If someone asks you: “On a scale of 1 to 9, how intelligent do you grade yourself?”  

Would you fall in the trap before asking: “What do you mean by intelligence?  How do you discriminate among intelligence?  Why is it so important for you to know how intelligent I am?  What types of intelligences are more important to you?”

I recall during my PhD dissertation in the late 80’s that a psychologist and an industrial engineering professor received a grant from the military air force to setting up a battery of tests and skills in order to sort out the applicants for the air force pilots; I was refused to participate in this research program as a non-citizen, but I tested it.  As far as I recall, there were not an emotional or communication skills tested.  It is as if pilot will be trained to shoot down enemy planes as efficiently as robots.

From my observations, I feel that bright people share 3 features:

First, when attending lessons or sessions, they can focus on the lesson with undivided attention.

Second, when they return home they don’t feel the need to “study”:  They solve all the exercises and problems in the chapter from the beginning to the end, in succession, no picking and choosing alternative of what problem is easy or difficult.  This system of studying generates a big bonus:  a vast repertoire of ready solved problems are memorized and consequently, the student is able to finish the exam quickly no matter how long and complicated is the test sheet

Third, they acquire a flexible mind to view problems from different perspectives.

Mathematicians acquire this trait from comprehending entirely different abstract constructs:  I think that the math process is somehow rigid, but it is the opportunity of learning new abstract concepts that invariably extend this feature, even if not totally conscious of its brain ramifications and building appropriate neuro-networks.

Expert mathematicians can understand the main problems in any other discipline, better than the semi-professionals in the field.  That is why, it is such a loss that math graduates do not pursue applied disciplines after graduation to enhancing the scientific base of any social sciences discipline.

I contend that the complex behavior of mankind and the varieties of his intelligence, especially in the “developed” western hemisphere, are the product of body poisoning from regurgitating unnatural food products in the last 5 centuries, and the dissemination of acquired violent streak due to the poisoning of their mind and feelings with experimental drugs and mental control techniques.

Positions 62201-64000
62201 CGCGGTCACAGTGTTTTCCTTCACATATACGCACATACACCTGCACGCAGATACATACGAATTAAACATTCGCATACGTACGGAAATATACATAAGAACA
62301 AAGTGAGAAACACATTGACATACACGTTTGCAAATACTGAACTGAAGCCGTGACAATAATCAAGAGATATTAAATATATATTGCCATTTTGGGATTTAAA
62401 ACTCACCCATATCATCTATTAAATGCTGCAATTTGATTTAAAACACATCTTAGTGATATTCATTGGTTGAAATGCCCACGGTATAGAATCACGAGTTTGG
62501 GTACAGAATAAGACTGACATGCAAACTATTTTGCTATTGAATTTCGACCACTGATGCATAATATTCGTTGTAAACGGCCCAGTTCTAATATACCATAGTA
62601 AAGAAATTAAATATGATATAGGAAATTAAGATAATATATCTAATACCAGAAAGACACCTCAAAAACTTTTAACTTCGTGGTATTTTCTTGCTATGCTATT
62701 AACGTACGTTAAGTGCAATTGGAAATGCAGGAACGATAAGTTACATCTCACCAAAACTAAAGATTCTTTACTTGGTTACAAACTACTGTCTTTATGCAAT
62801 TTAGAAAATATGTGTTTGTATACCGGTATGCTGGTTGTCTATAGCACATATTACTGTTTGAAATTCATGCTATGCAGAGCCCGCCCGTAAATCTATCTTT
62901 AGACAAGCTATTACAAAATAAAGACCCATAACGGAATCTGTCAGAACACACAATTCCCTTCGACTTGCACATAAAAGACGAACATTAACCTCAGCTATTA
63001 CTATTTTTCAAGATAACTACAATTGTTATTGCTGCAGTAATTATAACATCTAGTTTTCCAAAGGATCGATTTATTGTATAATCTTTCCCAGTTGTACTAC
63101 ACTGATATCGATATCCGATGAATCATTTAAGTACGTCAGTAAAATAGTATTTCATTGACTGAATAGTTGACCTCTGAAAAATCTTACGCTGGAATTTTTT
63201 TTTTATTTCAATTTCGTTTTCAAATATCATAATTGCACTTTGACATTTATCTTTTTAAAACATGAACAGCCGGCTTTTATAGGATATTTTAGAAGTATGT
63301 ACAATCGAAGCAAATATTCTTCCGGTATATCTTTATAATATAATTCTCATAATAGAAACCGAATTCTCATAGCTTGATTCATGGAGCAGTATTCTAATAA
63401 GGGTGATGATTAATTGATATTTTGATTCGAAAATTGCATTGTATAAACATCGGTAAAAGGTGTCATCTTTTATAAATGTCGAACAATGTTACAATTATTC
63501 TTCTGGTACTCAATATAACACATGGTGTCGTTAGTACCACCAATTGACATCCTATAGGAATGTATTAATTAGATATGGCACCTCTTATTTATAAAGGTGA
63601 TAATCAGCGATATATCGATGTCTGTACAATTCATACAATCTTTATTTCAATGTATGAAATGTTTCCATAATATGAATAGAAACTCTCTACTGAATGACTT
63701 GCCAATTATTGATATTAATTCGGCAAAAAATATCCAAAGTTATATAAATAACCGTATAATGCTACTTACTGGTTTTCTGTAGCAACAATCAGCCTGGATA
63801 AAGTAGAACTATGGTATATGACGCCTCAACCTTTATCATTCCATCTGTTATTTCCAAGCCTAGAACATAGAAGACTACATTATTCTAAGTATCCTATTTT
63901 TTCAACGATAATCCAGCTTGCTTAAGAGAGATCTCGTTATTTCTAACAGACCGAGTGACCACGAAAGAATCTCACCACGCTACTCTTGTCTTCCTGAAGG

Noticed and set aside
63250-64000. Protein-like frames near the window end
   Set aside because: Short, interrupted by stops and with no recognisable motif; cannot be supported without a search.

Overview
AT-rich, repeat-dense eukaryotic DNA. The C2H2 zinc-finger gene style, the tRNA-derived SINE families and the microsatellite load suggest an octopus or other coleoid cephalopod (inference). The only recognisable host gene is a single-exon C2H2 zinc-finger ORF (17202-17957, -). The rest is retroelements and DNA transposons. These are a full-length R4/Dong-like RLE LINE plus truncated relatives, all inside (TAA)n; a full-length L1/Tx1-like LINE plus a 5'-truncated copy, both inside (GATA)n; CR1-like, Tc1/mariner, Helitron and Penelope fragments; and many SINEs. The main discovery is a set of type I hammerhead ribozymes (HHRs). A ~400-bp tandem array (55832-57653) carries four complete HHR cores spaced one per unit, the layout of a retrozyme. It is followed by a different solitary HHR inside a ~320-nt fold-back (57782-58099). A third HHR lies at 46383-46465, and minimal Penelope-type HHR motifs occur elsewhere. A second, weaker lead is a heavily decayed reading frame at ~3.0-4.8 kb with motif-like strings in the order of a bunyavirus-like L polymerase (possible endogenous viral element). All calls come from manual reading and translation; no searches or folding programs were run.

The advance of technology is the byproduct of a steam release valve process (a scapegoat), a reaction of the unbearable violent tendencies that drove people crazy.  Unfortunately, it is the military institutions that funded and managed most of these technologies:  They adapted and adopted technologies of mass destruction, global eavesdropping, mass media dissemination and control, and gathering spying intelligence such as industrial and scientific spying technologies, and preempting freedom movements by disturbing any kinds of democratic evolution and national development.

I contend that violent acts and vehement  incitement speeches in the media to violence will increase exponentially, unless serious research are done to courageously pinpoint the dangerous eating habits and curbing violent scenes disseminated to kids and adolescents in the web and movies.

A newer equilibrium to our physical and mental constitution must be investigated in order for more lenient and socially bearable kinds of violent tendencies can be managed and controlled.

It is unconscionable that the individual should be made to bear all the responsibilities for self-improvement and be blamed for not having the capacity to avoid violent reactions or learn to manage the flow of his rage and frustration.

Note 1: A chapter in “The element” by Ken Robinson discussed intelligence

Note 2: You might read the two related posts and

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January 2011